Conflict Minerals and Supply Chain Due Diligence: An Exploratory Study of Multi-tier Supply Chains

  • Hannes Hofmann
  • Martin C. Schleper
  • Constantin Blome

DOI: 10.1007/s10551-015-2963-z

Cite this article as:
Hofmann, H., Schleper, M.C. & Blome, C. J Bus Ethics (2015). doi:10.1007/s10551-015-2963-z


As recently stakeholders complain about the use of conflict minerals in consumer products that are often invisible to them in final products, firms across industries implement conflict mineral management practices. Conflict minerals are those, whose systemic exploitation and trade contribute to human right violations in the country of extraction and surrounding areas. Particularly, supply chain managers in the Western world are challenged taking reasonable steps to identify and prevent risks associated with these resources due to the globally dispersed nature of supply chains and the opacity of the origin of commodities. Supply chain due diligence (SCDD) represents a holistic concept to proactively manage supply chains reducing the likelihood of the use of conflict minerals effectively. Based on an exploratory study with 27 semi-structured interviews within five European industries, we provide insights into patterns of implementation, key motivational factors, barriers and enablers, and impacts of SCDD in mineral supply chains. Our results contribute to both theory and practice as we provide first insights to SCDD practices and make recommendations for an industry-wide implementation of SCDD. Altogether, this study provides the basis for future theory testing research in the context of SCDD and conflict mineral management.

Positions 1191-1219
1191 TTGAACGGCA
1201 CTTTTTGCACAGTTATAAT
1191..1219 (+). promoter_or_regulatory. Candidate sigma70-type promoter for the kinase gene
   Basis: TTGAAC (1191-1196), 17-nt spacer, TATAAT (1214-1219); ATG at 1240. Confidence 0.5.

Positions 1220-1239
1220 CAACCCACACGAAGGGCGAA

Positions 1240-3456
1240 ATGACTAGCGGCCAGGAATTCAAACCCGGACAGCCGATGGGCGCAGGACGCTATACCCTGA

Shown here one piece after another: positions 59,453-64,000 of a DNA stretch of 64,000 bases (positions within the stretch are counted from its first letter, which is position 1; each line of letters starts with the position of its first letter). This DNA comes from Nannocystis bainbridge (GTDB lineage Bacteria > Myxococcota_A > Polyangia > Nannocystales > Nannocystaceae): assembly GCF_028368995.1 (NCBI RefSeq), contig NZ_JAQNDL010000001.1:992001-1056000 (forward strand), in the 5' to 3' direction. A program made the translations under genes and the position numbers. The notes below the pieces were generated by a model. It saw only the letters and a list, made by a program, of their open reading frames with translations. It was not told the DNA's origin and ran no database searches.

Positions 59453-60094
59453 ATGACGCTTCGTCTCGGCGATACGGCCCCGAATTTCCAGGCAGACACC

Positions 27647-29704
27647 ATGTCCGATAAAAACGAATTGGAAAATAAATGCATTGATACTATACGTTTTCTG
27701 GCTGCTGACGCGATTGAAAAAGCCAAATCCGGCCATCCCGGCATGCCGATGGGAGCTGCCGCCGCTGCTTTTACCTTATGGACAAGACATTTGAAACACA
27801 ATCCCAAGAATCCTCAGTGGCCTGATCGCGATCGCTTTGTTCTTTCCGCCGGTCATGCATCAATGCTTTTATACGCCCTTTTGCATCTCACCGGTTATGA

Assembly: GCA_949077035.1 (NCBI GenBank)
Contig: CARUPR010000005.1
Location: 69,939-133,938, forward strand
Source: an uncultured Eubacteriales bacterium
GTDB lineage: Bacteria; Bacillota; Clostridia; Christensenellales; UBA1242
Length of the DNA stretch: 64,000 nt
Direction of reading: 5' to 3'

Exploratory case study Conflict minerals Corporate social responsibility Dynamic capabilities Supply chain due diligence Standards Supply chain management 

Funding information

Funder NameGrant NumberFunding Note
Global Witness

    Copyright information

    © Springer Science+Business Media Dordrecht 2015

    Authors and Affiliations

    • Hannes Hofmann
      • 1
    • Martin C. Schleper
      • 2
    • Constantin Blome
      • 3
    1. 1.Institute for Supply Chain Management (ISCM), EBS Business SchoolEBS University for Business and LawOestrich-WinkelGermany
    2. 2.German Graduate School of Management and Law (GGS)HeilbronnGermany
    3. 3.School of Business, Management and EconomicsUniversity of SussexBrightonUK

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